Facebook has said it will set aside US$ 3bn to cover the potential costs of an investigation by US authorities into its privacy practices. While it has provided for a heavy toll from the investigation by the US Federal Trade Commission, the final cost could be US$ 5bn, it said.
Global action is required to tackle the web's downward plunge to a dysfunctional future, its inventor Sir Tim Berners-Lee has told the BBC. He made the comments in an exclusive interview to mark 30 years since he submitted his proposal for the web. Sir Tim said people had realized how their data could be manipulated after the Cambridge Analytica scandal
Google has been fined 50 million Euros by the French data regulator CNIL, for a breach of the EU's data protection rules. CNIL said it had levied the record fine for lack of transparency, inadequate information and lack of valid consent regarding ads personalisation.
Washington DC's top prosecutor is suing Facebook in the first significant US move to punish the firm for its role in the Cambridge Analytica scandal.
Twitter has warned of unusual activity from China and Saudi Arabia related to a bug in a help form. The bug - discovered on 15 November and fixed the day after - could have revealed the country code of users' phone numbers or if their account was locked, the company said.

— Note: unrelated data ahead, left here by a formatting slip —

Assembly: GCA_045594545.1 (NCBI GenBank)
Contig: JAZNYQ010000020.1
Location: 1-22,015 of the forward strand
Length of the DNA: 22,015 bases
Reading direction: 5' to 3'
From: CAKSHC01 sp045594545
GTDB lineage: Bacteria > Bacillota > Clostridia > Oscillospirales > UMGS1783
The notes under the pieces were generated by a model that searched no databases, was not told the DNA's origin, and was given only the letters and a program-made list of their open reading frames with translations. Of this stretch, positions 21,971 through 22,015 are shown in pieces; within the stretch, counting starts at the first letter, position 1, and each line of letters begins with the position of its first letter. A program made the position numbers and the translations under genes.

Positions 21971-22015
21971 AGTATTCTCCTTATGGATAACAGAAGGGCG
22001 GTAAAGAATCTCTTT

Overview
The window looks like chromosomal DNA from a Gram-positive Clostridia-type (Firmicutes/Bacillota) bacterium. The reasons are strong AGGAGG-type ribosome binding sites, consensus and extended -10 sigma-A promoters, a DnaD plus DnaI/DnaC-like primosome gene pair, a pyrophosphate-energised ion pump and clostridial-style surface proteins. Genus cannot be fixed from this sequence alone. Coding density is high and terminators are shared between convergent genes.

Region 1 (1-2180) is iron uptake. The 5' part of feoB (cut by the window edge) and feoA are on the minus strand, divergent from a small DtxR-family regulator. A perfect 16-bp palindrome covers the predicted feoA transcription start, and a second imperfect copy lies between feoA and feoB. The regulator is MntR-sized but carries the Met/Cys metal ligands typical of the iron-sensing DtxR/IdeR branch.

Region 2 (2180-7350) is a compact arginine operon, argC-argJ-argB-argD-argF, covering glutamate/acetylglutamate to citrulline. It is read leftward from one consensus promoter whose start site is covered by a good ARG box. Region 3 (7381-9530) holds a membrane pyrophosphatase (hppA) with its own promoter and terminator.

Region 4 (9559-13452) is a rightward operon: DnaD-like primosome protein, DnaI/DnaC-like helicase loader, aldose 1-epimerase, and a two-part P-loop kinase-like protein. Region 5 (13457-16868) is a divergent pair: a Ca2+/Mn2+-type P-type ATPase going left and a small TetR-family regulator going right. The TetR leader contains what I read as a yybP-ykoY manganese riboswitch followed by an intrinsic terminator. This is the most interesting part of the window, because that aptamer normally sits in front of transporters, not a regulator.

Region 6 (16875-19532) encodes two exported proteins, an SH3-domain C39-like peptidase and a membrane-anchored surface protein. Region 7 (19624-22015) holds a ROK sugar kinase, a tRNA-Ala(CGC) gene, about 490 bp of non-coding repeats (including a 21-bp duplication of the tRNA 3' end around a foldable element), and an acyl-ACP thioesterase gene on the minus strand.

Facebook has revealed that a software bug exposed the photos of up to 6.8 million users, including pictures they had not posted. It made the announcement a day after hosting its pop-up privacy experience It's Your Facebook in New York's Bryant Park.
The UK Parliament used a rarely-used procedure to compel an app developer to seize a number of internal Facebook documents related to the company’s decision-making process preceding the Cambridge Analytica scandal, reports The Guardian. The documents reportedly contain “significant revelations” about the decisions that set the stage for the Cambridge Analytica case.
Twitter has deleted an estimated 10,000 automated accounts that were posting messages discouraging people from taking part in next week's US mid-term elections.
British and Canadian politicians have joined forces in calling on Facebook founder Mark Zuckerberg to explain “failures of process” regarding the spread of propaganda on the social network. Leading MPs from both parliaments co-signed a letter to Mr Zuckerberg announcing an “international grand committee” on “disinformation and fake news” to be held at the end of November.
The chairman of the U.K. Parliament's media committee says the government office that investigated the Cambridge Analytica scandal has fined Facebook £500,000 for failing to safeguard users' data.